### Slide notes

Negative Logic: AND

## Slide 21 Logic Symbol Conventions

Logic Symbol Conventions Use of polarity indicator to represent use of negative logic convention on gate inputs or outputs X CKT X Y Z Logic Circuit X L L H H Y L H L H Z L H H H Y Z Positive Logic Negative Logic X Y Z

## Slide 22 Design Trade-Offs

Design Trade-Offs Cost - performance tradeoffs Gate-Level Example: NAND gate G with 20 standard loads on its output has a delay of 0.45 ns and has a normalized cost of 2.0 A buffer H has a normalized cost of 1.5. The NAND gate driving the buffer with 20 standard loads gives a total delay of 0.33 ns In which if the following cases should the buffer be added? The cost of this portion of the circuit cannot be more than 2.5 The delay of this portion of the circuit cannot be more than 0.40 ns The delay of this portion of the circuit must be less than 0.30 ns and the cost less than 3.0 Tradeoffs can also be accomplished much higher in the design hierarchy Constraints on cost and performance have a major role in making tradeoffs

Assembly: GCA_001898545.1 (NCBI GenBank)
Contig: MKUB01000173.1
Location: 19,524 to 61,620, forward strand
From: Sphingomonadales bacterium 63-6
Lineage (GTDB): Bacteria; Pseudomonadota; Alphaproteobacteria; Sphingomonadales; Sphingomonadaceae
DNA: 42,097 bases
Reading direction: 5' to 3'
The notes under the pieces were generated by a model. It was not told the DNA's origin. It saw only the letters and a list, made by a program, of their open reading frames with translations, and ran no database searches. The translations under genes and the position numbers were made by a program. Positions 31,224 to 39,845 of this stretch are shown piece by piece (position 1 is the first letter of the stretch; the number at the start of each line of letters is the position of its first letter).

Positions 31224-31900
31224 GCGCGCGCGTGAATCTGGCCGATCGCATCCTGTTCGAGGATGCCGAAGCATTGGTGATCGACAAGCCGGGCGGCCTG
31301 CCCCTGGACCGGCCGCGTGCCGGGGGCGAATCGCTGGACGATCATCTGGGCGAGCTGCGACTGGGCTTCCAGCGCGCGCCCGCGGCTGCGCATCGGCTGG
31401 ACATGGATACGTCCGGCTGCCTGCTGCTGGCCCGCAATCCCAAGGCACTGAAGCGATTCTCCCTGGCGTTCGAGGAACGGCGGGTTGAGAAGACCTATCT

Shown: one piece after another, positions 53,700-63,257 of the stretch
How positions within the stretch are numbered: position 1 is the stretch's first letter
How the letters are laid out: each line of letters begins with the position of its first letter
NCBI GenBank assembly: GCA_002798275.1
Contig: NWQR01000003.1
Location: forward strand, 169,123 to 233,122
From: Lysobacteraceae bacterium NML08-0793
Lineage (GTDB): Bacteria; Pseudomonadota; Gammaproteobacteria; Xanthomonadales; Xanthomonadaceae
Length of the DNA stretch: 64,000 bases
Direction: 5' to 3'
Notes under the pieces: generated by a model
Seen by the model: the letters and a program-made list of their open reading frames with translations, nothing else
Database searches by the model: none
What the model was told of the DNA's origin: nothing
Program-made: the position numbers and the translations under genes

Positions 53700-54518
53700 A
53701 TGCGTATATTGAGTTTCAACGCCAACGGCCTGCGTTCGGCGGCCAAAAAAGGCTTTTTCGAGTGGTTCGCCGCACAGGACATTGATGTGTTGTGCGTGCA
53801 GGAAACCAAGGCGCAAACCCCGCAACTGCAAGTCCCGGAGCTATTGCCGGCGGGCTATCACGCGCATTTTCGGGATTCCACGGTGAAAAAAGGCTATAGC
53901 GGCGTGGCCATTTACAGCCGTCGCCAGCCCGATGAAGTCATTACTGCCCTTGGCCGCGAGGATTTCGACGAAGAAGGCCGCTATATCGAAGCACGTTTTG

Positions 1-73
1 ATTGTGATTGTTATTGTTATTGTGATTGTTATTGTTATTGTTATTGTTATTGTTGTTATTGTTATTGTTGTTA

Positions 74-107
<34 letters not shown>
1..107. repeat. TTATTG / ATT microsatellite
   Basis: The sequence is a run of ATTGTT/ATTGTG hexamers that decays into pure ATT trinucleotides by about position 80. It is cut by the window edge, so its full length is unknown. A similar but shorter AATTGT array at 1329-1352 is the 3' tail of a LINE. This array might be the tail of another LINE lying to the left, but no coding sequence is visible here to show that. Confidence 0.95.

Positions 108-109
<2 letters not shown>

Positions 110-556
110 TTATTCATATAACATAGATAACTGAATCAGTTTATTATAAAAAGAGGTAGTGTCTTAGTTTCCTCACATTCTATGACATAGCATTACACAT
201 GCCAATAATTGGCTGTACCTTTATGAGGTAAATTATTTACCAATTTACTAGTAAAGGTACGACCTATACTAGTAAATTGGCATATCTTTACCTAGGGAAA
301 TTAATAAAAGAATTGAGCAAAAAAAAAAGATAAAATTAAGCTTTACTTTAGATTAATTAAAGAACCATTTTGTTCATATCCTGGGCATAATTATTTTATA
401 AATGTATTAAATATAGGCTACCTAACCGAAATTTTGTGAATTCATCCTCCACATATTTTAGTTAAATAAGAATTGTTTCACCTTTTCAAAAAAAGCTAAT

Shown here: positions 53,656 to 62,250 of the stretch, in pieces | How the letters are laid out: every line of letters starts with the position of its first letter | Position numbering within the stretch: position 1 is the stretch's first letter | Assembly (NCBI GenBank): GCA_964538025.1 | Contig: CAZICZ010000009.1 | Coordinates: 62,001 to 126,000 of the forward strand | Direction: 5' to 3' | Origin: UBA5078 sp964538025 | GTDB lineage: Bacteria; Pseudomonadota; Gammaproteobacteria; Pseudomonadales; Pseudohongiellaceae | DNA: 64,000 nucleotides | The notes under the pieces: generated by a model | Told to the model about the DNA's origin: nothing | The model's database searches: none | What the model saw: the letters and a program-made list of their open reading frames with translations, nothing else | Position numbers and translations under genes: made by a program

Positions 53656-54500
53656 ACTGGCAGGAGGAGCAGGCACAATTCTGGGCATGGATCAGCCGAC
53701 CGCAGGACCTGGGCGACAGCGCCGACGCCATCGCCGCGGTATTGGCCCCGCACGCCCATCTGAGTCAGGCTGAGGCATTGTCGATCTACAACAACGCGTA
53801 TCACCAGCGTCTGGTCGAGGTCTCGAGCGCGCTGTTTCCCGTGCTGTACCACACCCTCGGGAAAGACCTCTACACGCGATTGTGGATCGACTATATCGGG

### Slide notes

1. No buffer 2. Use buffer 3. Irrelevant - buffer needed to satisfy delay constraint, but cannot satisfy cost constraint.

## Slide 23 Summary

Summary Hierarchical Design Technology Parameters Propagation Delay Delay Models Fan-out Cost Positive and Negative Logic Design Tradeoffs

# Table of Contents